By Lorie Kleiner Eckert
My friend, Nancy, is a self-proclaimed wishy-washy person, but there is one thing about which she is certain – she doesn’t eat in restaurants alone. We live near a major grocery store with a dining area that boasts three cuisines. So, I ask her, “If you have been out all day running errands, and you are starving, but you still need to stop at Kroger, would you eat in one of the restaurants there?” Her answer is emphatically, “No.” Even when I ask her about McDonald’s the answer is the same. Clearly, if food courts and fast food are off-limits to her, the opportunity for fine dining is also gone.
As for me, I have no trouble eating out alone. There are two amendments to this statement. First, I do not go out on prime date nights, Friday and Saturday evenings. Second, I refrain from eating at five-star restaurants alone. However, if you bet me a hundred bucks, I’m sure I could do these things. My basic philosophy is that there are a lot of things in life that I do not wish to do alone, but since I am single, there is no Plan B, so like a Nike commercial, I “Just Do It!”
I have been divorced for more than twenty years, plus I traveled as a motivational speaker for ten, so I have a lot of experience eating out alone. As I put a few tricks up your sleeve for a successful dining adventure please remember that this is merely a new skill and that you can learn it. All the pleasure of dining out can be yours whenever you wish it.
Tips for Eating Out Alone:
If you are afraid of who might see you dining alone, go to a restaurant in a neighboring community or practice when you are out of town.
Dress up. The better you look, the better you feel, so give yourself that extra emotional boost by putting your best foot forward.
Don’t go to places where you have to wait for a table. Either make a reservation in advance or go at a non-busy time.
The bar area often has open tables that are available to anyone who wants them. Taking such a table means that you will never have to speak those dreaded words to the hostess: “Table for one.”
Bring something to do but please know that WIFI does not always work in restaurants so reading email or checking social media is often impossible. Thus, bring a book, or all those catalogs that stack up at home, or a crossword puzzle, or the like.
If it is a new restaurant for you, the menu is often posted online. Study it in advance so you can order the first time the waitress comes around.
Knowing that in the early days of practicing this skill you may not want to linger after the bill has been presented, make sure to carry cash in various denominations. That way, you can leave exact change and be merrily on your way.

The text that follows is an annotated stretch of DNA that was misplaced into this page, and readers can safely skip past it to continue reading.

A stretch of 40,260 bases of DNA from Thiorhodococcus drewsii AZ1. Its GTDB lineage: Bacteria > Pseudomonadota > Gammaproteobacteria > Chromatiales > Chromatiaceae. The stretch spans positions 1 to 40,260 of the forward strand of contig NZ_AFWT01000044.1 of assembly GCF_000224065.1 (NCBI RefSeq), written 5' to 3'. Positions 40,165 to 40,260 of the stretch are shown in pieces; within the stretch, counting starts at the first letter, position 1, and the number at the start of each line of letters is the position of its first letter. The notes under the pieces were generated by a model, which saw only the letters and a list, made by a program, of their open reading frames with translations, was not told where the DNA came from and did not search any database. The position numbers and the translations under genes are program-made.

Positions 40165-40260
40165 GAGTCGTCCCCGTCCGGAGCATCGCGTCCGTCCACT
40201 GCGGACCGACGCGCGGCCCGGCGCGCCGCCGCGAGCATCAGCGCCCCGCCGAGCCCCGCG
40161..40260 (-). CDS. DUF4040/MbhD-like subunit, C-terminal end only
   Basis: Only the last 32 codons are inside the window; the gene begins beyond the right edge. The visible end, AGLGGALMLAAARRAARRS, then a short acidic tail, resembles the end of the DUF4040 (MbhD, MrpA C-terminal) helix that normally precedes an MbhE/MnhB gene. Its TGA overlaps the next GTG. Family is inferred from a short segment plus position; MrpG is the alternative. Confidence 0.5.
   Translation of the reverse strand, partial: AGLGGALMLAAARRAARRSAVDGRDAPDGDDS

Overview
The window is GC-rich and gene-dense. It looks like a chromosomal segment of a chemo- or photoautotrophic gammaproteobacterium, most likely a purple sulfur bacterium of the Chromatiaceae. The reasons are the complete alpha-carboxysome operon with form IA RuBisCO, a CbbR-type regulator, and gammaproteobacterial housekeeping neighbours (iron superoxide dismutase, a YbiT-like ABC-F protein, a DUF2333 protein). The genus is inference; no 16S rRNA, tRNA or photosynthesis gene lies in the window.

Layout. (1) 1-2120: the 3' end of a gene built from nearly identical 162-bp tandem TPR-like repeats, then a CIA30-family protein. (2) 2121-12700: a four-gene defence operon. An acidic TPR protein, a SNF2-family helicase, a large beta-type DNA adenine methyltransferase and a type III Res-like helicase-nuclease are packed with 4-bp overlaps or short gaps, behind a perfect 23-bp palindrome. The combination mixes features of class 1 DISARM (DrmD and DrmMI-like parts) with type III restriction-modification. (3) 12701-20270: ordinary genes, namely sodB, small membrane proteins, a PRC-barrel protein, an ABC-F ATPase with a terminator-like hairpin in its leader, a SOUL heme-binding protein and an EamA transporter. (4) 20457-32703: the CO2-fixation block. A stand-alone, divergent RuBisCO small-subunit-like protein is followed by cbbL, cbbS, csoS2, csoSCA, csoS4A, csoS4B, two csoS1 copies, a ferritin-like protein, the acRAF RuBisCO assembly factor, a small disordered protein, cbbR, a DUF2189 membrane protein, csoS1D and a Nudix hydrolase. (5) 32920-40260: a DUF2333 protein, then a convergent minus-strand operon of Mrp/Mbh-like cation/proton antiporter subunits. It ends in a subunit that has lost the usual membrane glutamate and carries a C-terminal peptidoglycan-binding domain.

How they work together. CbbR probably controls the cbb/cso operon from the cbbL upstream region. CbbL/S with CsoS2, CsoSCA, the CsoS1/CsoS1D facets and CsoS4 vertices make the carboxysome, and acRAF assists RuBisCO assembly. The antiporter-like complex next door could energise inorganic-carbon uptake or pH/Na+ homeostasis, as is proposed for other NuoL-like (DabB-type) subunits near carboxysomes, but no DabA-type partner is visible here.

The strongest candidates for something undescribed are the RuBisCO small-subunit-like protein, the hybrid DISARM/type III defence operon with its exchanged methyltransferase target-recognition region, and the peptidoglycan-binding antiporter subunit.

Trust me that practice makes perfect so all of these points will soon be non-issues. I can honestly say that I am as comfortable dining out alone as I am dining out with friends and indeed there are two reasons I love it:
This definitely beats eating alone at home where my go-to meal is a peanut butter sandwich, an apple, and a handful of carrot sticks. (And let’s face it, no wine pairs well with this meal.)
There is no compromise involved, I get to go where I want, when I want, and I get to come home as soon as I am ready.
My usual activity in a restaurant is to write in my journal or play Sudoku. But somedays I am tired of being alone and so I am branching out. Using the “it’s easy to talk to a stranger on a plane” philosophy, I recently started chatting with my server. After getting practice with that, I moved on to sitting AT the bar instead of sitting IN the bar. Opening my eyes further, I have noticed that many restaurants offer community tables. In fact, they are becoming ubiquitous. Clearly, solo diners must be a growing population or restaurants would not give up precious table space to cater to this group. So, there you have it, instead of there being a stigma to solo dining, there now seems to be an open invitation. Oh my!
Circling back to my friend Nancy, she is a very accomplished woman. She has a degree in speech pathology. She successfully raised her two children from teenage to adulthood after the death or her husband/their father. She has handled life as a widow for over a decade. She manages a home, a car, a computer, and a smartphone. She ably drives herself from Cincinnati to Myrtle Beach and/or Oklahoma City to visit family. In short, she is a very capable woman. If she chooses not to eat out alone because it’s more economical or something like that, I support her fully. But, if she makes this choice out of fear of dining alone, I know better. After years of flying solo, she has strong wings. I KNOW she can do this!
About the Author
Lorie Kleiner Eckert thinks of herself as a cheerleader with the message, life is difficult, but you can do it! She has cheered people on through her work as a motivational speaker, as an award-winning columnist, and as an artist who makes quilts with words and symbols pieced into the design. She also has three books in print through Pelican Publishing Company. To learn more about Lorie, check out her website/blog/newsletter; or see her motivational artwork printed out on giftware on Etsy; or follow her or Instagram, Facebook, Twitter, or LinkedIn.